• Heather says:

      I have one in this old house I recently bought. This is my first winter in the house and I love it. I think I will keep it for as long as it works. Its quiet, heats well, and I think it looks cool it matches everything else original to the house. I think my house is about 2300 sq feet as well and my first full gas bill was $100 not to bad. I might get the asbestos removed I havent made up my mind on that one yet.

  5. Joan says:

    I owned an 1896 home in Kenwood for 26 years. It had a gravity-system furnace converted from coal to gas in the 1920s. It cost me 59 cents in repairs in all that time—a switch wore out. It was the most comfortable heat I’ve ever experienced, the heat flowing gently upward from the cast-iron floor vents, the air circulating via cold air returns made of beautiful hardwood grids in the floor. A few years ago I had an energy-efficient Bryant furnace and central air conditioner installed in the house I now own, and I hate it. No matter where I sit, the forced air streaks across the floor and hits me. I actually have to put boxes a few feet in front of the wall vents to deflect the air current—a low-tech answer to a high-tech problem. I can’t remember what the gravity furnace cost in heat, but I’d pay it happily to have that comfortable system now.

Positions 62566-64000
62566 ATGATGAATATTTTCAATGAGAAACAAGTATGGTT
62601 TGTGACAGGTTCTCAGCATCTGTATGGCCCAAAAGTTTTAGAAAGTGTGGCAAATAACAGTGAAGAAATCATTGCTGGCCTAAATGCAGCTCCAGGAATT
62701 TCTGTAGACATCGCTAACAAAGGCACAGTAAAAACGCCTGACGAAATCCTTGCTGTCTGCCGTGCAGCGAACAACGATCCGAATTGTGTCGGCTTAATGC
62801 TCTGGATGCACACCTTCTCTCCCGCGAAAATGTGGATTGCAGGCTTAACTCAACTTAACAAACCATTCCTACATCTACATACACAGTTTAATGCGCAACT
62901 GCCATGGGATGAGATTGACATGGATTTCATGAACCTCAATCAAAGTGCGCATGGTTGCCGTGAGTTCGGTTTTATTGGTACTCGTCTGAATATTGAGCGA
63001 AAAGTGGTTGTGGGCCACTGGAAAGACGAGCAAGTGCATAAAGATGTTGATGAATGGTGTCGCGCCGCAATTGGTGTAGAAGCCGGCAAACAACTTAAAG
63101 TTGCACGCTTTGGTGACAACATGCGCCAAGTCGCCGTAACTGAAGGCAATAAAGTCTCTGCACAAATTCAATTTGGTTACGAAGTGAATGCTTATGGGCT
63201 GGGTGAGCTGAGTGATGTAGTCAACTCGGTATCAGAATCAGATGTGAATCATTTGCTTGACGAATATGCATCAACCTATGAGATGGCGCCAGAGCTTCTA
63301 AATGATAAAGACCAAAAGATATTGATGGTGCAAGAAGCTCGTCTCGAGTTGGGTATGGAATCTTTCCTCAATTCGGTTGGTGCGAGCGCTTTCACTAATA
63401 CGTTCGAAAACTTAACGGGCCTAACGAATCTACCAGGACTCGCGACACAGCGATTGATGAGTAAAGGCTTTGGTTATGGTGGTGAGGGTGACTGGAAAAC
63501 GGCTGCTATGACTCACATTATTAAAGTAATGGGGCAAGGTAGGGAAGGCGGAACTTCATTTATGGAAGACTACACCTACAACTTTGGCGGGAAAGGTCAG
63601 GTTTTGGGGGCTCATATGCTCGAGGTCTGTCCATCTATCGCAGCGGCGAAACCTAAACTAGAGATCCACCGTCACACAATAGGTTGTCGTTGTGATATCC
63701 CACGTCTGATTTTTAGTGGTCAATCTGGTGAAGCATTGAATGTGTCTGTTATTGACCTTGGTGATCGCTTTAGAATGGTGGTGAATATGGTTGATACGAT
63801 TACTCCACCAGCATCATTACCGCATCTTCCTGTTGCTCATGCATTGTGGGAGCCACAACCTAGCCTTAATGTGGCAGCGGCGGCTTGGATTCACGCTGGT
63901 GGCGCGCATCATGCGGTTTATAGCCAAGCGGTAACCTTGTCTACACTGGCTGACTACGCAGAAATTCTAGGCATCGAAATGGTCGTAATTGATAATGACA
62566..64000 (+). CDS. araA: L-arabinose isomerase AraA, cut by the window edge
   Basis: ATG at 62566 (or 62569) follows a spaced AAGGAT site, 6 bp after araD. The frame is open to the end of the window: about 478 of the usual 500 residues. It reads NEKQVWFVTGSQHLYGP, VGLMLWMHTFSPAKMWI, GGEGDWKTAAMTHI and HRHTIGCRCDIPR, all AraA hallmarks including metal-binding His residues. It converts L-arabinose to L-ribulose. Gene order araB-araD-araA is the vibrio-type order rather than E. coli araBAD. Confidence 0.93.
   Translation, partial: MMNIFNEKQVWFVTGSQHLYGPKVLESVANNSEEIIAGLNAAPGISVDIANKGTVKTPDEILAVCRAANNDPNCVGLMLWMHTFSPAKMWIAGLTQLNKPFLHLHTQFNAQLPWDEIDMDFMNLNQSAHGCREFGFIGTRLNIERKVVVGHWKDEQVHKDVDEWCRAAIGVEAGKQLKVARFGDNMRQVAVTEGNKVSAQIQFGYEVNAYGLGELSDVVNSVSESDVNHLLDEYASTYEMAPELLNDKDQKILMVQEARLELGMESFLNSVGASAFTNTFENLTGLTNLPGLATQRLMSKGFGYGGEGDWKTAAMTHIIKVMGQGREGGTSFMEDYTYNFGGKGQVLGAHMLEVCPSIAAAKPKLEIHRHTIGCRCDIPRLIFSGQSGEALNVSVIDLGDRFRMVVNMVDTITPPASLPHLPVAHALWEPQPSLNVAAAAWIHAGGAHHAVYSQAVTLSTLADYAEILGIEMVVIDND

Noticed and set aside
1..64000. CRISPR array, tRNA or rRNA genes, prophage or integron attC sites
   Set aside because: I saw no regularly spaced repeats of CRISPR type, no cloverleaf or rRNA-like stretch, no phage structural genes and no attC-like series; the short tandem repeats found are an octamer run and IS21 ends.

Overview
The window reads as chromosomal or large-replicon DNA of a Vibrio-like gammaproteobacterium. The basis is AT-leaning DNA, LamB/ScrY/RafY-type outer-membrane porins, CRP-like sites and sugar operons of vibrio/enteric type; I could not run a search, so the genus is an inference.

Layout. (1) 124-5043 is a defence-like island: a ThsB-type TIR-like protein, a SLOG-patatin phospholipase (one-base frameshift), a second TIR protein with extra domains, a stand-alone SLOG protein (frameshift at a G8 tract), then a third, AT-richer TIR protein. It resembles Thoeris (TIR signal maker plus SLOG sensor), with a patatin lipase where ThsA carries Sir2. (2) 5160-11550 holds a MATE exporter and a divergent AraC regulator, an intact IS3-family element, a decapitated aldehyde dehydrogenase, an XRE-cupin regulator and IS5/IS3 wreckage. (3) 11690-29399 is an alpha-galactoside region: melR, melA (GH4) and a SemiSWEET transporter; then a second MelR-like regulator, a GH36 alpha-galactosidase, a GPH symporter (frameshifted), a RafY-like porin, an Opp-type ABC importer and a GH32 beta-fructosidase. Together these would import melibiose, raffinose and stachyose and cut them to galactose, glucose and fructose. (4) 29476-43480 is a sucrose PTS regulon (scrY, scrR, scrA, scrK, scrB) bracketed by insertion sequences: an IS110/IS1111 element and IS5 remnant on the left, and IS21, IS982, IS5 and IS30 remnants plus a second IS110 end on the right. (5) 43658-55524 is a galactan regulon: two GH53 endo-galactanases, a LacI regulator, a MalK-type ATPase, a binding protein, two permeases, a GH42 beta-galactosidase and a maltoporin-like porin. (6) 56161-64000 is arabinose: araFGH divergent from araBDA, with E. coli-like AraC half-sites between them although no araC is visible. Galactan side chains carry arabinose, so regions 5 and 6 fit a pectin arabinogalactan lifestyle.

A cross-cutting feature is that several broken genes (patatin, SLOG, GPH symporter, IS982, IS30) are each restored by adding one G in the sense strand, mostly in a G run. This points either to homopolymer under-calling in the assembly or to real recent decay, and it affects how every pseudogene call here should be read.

My children were not afraid of the octopus. They spent many hours under its tentacles, building ships that did not float, Star Trek models that did not fly and tall Lego towers that crashed to whoops of joy. But of course, they, like the children of Lake Wobegon, were above average. 🙂

  6. Trisha says:

    Hi we had one in our basement it always scared me when I went down to the basement, but what I don’t understand was how did the heat get in to my third floor bedroom. There were no registers on the floor but there was this scary looking square hole in the wall with a cement patch in the middle, I always put things in there as it was big enough to store books! Is that where the heat came from? I have asked a million people and no one seems to know what I am talking about

  7. Scharlene Torres says:

    I’m house hunting in Connecticut and today i saw a house built 1813…GORGEOUS.. And in the cellar lived the Octopus furnace.. my partner was the one to find this monster and came up with the WHAT IS THAT FACE. I instantly fell in love with this house as I see nothing but character and beauty in the homes off old…

  8. john says:

    To all who think it is scary, they work well, are the quietest and a lot more efficient than the hvac industry would have you believe. As for the fear factor? DEAL with it, or are you afraid of the dark too? Stop watching Home Alone!

  9. Katelyn says:

    I have a octopus furnace unhooked in my basement and looking to see what they are worth.